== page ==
In these coming days, I will carefully lift the green pottery bowl from its place in the cupboard, wipe it out with a dish towel, think of my mother and grandmother, and start making the world’s best dressing!

I hope you too have a treasure and a tradition to enjoy this holiday season.  And here’s to all the cherished green pottery bowls.  Best wishes from your friends, the San Antonio Chamber Music Society.

– E Doyle

An Experiential Concert

Sunday’s SACMS concert, LYRIC IN TIME OF WAR, was not for the faint-hearted.  Utilizing a format unfamiliar to many concert-goers, the American String Quartet wrapped their exquisite music around poetry by Tom Sleigh and Phil Klay’s narrative.  A tribute to Veterans’ Day, the result was far from the “Don’t  Sleep  Under the Apple Tree” genre of music, miles away from the flag-waving parades and jolly speeches and continents away from familiar tributes to “the boys.”  This concert was alternately beautiful, gut-wrenching, shocking and magnificent.  How to do all that in an hour and a half? 

It’s like a puzzle and it took some getting used to.   Beginning with the Bach Prelude from the Well-Tempered Clavier and moving forward to Tom Sleigh’s poetry, the music was interwoven with the lyric narrative and the free verse,  and the whole portrayed war with all its effects.  Assembled finally at the last strand of Beethoven’s Quartet in F Minor, the pieces came together like shrapnel speeding backwards into the grenade.  This was an experience of war as understood by composers, musicians and two writers, and the tone of profound sorrow and awe was conveyed to the audience.

This was an experience of war as understood by composers, musicians and two writers, and the tone of profound sorrow and awe was conveyed to the audience.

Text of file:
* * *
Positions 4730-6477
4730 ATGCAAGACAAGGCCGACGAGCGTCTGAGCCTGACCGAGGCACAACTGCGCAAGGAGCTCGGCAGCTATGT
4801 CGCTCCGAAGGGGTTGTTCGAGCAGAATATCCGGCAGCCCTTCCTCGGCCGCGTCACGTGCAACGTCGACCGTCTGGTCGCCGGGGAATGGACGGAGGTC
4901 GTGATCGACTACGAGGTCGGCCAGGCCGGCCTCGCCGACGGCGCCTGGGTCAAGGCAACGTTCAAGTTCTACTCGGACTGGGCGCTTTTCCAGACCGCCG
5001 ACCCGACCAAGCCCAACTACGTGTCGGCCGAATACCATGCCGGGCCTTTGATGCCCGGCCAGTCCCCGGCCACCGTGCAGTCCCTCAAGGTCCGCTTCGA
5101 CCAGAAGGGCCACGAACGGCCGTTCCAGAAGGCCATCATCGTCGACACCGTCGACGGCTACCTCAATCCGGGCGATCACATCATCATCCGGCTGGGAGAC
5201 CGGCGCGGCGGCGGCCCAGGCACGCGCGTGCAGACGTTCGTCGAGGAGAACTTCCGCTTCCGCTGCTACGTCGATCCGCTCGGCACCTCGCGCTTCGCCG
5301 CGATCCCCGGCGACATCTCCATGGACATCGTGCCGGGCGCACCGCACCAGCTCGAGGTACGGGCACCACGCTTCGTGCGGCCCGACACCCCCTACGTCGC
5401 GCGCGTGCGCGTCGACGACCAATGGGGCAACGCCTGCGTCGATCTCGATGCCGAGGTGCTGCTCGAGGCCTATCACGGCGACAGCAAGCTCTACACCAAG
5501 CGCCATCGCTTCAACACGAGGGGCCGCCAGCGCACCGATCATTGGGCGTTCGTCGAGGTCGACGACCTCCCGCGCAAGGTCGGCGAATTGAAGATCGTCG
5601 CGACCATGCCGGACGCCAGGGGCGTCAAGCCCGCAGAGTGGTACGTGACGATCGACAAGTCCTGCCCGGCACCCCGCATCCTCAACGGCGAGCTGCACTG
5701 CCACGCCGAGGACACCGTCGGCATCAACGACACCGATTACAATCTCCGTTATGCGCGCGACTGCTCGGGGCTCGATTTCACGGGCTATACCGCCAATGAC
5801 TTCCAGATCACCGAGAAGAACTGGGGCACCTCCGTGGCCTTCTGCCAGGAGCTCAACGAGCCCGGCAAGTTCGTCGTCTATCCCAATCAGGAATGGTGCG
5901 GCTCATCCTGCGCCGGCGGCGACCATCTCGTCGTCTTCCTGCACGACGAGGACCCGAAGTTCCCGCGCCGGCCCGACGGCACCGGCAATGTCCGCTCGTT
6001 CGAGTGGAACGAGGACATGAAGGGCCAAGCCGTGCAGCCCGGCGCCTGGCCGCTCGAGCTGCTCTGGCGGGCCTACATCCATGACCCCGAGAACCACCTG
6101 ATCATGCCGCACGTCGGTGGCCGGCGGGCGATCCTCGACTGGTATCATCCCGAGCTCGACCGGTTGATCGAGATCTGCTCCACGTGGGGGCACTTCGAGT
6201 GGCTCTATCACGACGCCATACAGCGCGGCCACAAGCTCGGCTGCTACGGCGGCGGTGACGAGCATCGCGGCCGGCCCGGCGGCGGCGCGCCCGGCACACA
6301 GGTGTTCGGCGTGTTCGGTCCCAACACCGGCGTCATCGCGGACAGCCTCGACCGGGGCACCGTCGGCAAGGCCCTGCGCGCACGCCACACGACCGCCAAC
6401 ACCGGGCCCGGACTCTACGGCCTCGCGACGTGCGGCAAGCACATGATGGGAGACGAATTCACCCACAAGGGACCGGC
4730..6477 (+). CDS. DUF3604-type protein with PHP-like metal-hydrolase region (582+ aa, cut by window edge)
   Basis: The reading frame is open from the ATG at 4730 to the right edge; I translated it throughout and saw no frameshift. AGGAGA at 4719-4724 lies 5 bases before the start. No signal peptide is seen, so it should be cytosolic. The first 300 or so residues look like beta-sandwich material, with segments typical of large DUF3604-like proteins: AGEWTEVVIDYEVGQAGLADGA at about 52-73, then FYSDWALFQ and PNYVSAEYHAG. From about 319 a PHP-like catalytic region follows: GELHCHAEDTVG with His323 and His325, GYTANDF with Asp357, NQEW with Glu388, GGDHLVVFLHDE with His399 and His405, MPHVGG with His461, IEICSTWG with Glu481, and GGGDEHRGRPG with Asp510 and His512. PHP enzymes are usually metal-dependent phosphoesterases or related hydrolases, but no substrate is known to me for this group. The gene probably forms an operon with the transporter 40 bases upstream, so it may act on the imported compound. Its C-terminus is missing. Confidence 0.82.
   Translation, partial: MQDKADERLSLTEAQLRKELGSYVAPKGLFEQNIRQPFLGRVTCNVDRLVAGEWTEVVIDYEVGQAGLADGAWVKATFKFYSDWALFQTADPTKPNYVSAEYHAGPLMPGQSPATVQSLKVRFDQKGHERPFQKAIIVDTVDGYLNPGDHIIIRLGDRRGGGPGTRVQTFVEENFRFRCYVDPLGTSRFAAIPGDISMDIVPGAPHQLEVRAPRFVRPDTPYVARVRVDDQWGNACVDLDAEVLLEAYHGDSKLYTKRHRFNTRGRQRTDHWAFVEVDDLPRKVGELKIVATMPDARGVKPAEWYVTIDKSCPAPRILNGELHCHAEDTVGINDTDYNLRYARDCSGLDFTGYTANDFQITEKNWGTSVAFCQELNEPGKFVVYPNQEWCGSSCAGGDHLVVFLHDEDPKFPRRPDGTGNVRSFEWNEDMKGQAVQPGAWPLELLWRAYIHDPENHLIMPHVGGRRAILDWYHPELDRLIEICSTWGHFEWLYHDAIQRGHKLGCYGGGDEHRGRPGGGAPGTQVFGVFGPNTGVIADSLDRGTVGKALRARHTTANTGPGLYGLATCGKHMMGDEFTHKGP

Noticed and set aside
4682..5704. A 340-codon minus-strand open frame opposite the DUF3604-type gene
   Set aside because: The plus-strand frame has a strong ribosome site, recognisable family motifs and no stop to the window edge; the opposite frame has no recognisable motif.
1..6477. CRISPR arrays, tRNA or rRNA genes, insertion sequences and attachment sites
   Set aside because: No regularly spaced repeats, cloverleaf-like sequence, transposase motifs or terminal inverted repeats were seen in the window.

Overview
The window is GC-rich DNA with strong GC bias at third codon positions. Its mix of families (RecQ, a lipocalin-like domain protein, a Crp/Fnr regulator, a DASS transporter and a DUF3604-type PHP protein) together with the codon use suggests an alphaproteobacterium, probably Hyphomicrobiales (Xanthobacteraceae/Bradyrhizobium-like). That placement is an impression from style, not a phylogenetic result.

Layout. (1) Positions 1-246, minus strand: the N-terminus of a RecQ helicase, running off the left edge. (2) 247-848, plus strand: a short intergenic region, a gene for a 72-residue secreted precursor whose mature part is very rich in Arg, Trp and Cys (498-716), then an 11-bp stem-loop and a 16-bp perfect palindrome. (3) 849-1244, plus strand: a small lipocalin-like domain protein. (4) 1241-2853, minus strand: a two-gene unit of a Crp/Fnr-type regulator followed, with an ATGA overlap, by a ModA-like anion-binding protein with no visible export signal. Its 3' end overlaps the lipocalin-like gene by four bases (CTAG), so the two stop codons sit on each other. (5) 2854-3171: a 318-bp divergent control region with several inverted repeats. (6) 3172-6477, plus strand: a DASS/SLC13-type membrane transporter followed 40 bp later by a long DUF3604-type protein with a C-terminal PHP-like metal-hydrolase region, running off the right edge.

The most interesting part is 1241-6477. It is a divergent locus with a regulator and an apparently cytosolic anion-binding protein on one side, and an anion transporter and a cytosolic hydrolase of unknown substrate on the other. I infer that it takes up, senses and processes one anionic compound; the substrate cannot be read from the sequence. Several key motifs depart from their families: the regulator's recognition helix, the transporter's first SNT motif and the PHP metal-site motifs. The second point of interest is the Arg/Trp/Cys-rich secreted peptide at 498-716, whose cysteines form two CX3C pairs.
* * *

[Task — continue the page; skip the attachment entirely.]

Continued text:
We’ve all been to concerts filled with beautiful, soulful music, but usually the experience evaporates after a while and two days later, we’d be hard-pressed to remember most of the selections performed.  Not so with this concert.  I for one did not drive home humming to the car radio, thinking ahead to dinner.  I left this concert with the shadow of ordnance shells overhead, lives lost, the sounds of war, the pain of grief.  The music so expertly performed by the American String Quartet so perfectly meshed with the poetry and narrative that it could have been composed for this very purpose.  Was Bach or Bartok thinking of war when they heard this music in their minds?  Perhaps not – but their music carries the emotional load expressed in the writing.  And Shostakovich, in the unfamiliar Quartet No. 8 in C minor, was most certainly expressing the horrors rained down on Russia by Stalin. There was no mistaking the fear and anger he wove into his composition.  Some of the music allowed pauses for contemplation – just as in war, there are silences during re-loading, I suppose – but the overwhelming purpose of the concert was to express what veterans experience and to help all of us appreciate their courage and the utter senselessness of war.

Our 76th season resumes January 27, 2019, with the exciting Cavatina Duo along with the world premiere of a composition by San Antonio’s own Matthew Dunne.  Here’s a promise of more stellar music!

– E Doyle

Moving Day

I am presently surrounded by all of my worldly possessions: everything from a grade school picture to my mother-in-law’s best crystal candleholders; every possible-sized pot and dishes from at least 3 sets; hair brushes of unknown provenance, pots full of defunct ballpoint pens, 4 oriental rugs of varying sizes, and one forlorn dwarf bamboo in a moldering pot.  And that’s only what I can presently see!  As I relocate from my home of 25 years to an apartment (which I thought was spacious), I have learned some valuable lessons which I will impart to you.